Three considerations for implementing resource planning software

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Introduced and implemented right, a resource planning system can transform your business into the quintessential enterprise cut out for success in today’s digital economy. To ably tie together all your business processes and have transactional data flow seamlessly between them is really every executive’s waking dream.

planning software

The net result will be a structure whereby the same centralised data will be available to all users. Henceforth there won’t be need to worry about data integrity; data duplication will be a thing of the past.

That being said, the harsh reality of it all is that successfully implementing such software to your operations won’t be a walk in the park. Individual departments systems, say, finance, warehouse management, procurement, manufacturing, human resources, and project management, can be complex in their own right. Combining each of these departments systems into a single program and database is understandably rigorous.

It’s also doable; many organisations have been positively transformed as a result.

Can yours be?

These are three considerations you must weigh:

1. Will the software be a fit for your operations?

Before settling for any standard resource planning tool, it is prudent to ascertain that it will support the vital operations of your business. Discovering that this isn’t the case later on will present you with two consequential and undesirable options. You’ll either be required to modify and adapt your operations to the software or have the software configured to suit your operations. The first option will require significant changes to your long-established business practices; the second may compromise the software and complicate its upgrading when your vendor launches the next version.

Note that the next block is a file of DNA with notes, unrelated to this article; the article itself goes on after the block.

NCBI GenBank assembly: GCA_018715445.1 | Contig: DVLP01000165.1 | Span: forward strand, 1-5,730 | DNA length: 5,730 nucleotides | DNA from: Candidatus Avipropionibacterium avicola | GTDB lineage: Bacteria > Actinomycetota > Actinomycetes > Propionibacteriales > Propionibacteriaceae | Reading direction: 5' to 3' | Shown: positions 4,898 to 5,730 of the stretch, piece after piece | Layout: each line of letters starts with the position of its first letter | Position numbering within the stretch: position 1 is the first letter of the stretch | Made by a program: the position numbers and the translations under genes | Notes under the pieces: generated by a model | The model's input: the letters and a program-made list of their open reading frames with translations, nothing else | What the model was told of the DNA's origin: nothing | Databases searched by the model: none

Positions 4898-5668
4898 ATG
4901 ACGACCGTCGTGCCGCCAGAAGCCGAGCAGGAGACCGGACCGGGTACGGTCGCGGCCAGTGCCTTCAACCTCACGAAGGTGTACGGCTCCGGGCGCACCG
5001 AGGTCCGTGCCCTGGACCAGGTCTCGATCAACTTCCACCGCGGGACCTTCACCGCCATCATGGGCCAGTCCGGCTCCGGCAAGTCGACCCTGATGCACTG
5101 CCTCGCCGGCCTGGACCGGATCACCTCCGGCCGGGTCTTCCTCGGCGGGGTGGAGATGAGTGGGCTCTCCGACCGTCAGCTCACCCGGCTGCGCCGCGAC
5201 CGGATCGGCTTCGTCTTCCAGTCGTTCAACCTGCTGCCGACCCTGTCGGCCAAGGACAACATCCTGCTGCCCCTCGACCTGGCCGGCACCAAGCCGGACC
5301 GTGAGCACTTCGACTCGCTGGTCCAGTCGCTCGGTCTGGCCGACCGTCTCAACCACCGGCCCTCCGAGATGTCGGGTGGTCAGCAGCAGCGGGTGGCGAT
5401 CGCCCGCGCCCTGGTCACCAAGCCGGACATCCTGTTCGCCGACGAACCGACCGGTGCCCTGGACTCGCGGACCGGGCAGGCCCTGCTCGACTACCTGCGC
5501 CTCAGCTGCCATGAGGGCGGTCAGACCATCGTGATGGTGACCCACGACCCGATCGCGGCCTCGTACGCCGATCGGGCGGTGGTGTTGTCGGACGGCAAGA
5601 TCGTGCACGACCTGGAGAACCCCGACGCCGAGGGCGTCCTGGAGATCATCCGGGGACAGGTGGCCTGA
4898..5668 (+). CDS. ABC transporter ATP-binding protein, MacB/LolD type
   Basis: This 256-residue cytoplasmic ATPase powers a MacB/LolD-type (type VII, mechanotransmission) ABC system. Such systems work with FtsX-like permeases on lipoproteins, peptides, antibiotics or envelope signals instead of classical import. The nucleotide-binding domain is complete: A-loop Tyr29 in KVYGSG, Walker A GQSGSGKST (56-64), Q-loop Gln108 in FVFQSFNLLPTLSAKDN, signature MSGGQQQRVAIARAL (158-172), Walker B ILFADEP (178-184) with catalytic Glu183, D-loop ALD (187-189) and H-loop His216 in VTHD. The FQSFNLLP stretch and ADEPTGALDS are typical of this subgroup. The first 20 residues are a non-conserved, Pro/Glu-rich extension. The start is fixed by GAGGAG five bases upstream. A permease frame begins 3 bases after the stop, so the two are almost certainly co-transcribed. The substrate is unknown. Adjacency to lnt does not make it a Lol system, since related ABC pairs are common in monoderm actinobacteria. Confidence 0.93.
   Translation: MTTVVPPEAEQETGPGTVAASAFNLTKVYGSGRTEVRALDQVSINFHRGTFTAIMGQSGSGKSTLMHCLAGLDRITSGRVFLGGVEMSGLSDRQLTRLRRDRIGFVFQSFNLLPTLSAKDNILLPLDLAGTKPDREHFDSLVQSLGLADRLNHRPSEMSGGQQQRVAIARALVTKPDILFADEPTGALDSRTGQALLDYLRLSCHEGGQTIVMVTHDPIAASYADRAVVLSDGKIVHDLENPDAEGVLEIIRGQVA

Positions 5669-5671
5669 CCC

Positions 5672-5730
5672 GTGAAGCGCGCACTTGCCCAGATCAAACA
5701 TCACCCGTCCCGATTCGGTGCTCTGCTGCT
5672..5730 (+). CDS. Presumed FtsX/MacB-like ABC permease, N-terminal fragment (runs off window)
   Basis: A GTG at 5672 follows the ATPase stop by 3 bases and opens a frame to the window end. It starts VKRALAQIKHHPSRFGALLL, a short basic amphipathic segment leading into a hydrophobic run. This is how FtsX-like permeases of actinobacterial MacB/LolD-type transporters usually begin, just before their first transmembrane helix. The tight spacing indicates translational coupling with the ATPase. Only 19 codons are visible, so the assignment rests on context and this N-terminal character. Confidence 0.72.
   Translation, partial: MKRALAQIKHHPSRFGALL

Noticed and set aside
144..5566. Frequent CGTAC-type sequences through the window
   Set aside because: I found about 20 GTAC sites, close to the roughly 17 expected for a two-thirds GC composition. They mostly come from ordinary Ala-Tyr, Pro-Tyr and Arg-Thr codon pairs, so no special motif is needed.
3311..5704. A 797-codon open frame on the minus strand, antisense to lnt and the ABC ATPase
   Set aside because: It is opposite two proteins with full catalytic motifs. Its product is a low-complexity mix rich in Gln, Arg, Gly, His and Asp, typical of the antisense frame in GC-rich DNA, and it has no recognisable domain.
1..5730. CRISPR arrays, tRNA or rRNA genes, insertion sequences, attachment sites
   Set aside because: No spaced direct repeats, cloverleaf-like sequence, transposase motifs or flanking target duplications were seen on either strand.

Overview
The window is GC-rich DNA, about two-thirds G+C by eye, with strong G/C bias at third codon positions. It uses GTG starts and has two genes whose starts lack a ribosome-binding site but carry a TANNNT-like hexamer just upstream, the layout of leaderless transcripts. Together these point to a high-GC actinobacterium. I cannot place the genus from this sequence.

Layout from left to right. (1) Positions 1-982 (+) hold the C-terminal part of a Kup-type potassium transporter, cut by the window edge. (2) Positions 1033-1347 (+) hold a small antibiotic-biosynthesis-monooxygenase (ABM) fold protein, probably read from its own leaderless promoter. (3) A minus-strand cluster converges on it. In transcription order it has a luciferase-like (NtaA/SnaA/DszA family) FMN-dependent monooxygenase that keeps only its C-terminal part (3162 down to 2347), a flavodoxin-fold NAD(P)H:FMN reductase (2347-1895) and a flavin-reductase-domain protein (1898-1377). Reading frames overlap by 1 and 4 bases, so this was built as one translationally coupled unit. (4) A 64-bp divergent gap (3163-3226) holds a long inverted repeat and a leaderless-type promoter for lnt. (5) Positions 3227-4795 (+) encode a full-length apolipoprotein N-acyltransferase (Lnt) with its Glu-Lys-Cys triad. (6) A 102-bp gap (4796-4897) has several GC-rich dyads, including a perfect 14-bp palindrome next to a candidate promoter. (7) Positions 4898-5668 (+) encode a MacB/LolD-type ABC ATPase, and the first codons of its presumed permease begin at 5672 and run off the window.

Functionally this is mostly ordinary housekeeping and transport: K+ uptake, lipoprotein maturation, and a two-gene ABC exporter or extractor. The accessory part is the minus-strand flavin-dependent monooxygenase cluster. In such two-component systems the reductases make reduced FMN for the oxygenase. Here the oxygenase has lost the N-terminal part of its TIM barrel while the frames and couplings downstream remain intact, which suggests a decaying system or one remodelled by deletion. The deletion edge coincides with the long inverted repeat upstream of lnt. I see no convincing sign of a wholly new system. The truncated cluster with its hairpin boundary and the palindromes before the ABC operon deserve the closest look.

2. How long will implementation require?

The benefits of resource planning software implementation are realised in the long-term; at least one year is a realistic ballpark. Your decision to introduce this solution is also the decision to alter and improve the way you do business and have your staff learn how to do their jobs anew. Seen this way, your focus shouldn’t be on the length of time but rather the transformation of your business.

Nevertheless, to drastically cut down implementation time, say to a few weeks, you may want to consider SaaS and on-demand applications. These won’t be installed on your premises but rather hosted by a third-party and delivered to you via a web connection.

3. What will it cost your company?

While the cost of implementing resource planner software is a key factor during your decision-making process, it shouldn’t be the driving factor behind your reason to opt for one package and not the other. The features and usability of each package are what you ought to consider first and then see how these fit within your budget.

That being said, there is certainly something for every size of business.

With your budget in mind therefore, make a decision that takes into account the following:

  • The software’s cost
  • Deployment costs e.g. new hardware you need to purchase
  • Manufacturer’s ongoing fees
  • Costs for resource allocation such as training expenses and maintenance (e.g. software upgrades and additional man hours)

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